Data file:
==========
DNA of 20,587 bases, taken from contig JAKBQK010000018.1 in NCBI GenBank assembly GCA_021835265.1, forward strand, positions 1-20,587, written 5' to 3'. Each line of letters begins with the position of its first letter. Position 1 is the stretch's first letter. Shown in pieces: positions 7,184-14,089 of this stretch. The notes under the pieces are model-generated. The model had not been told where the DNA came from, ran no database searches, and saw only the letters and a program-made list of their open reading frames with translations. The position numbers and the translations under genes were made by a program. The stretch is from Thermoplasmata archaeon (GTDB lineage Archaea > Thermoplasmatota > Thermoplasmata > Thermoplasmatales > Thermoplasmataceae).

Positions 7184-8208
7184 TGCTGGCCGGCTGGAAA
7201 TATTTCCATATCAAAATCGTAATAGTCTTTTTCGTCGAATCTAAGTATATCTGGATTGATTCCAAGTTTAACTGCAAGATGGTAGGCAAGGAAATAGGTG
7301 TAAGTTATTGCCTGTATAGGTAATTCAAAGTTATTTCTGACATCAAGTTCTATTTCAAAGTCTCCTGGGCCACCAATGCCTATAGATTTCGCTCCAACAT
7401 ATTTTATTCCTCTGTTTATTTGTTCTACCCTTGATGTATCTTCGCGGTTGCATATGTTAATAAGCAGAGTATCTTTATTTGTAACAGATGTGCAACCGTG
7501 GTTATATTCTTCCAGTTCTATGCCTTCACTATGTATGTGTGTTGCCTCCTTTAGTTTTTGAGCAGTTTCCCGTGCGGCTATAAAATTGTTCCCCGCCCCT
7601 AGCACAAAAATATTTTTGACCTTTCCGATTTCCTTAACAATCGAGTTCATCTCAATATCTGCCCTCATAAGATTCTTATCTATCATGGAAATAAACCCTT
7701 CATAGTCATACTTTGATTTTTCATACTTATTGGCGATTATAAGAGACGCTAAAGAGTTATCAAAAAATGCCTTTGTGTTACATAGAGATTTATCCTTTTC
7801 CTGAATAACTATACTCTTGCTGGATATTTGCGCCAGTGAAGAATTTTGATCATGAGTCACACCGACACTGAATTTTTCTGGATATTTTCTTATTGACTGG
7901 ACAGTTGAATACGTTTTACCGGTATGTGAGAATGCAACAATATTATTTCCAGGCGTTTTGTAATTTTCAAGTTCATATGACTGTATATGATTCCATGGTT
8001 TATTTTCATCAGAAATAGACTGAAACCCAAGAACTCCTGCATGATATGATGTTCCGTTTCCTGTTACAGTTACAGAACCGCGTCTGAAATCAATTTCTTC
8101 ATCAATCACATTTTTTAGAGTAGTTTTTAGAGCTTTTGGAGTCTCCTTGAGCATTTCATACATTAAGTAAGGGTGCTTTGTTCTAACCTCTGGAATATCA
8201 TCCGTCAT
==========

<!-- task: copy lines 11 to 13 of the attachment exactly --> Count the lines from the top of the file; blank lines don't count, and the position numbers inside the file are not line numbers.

7901 ACAGTTGAATACGTTTTACCGGTATGTGAGAATGCAACAATATTATTTCCAGGCGTTTTGTAATTTTCAAGTTCATATGACTGTATATGATTCCATGGTT
8001 TATTTTCATCAGAAATAGACTGAAACCCAAGAACTCCTGCATGATATGATGTTCCGTTTCCTGTTACAGTTACAGAACCGCGTCTGAAATCAATTTCTTC
8101 ATCAATCACATTTTTTAGAGTAGTTTTTAGAGCTTTTGGAGTCTCCTTGAGCATTTCATACATTAAGTAAGGGTGCTTTGTTCTAACCTCTGGAATATCA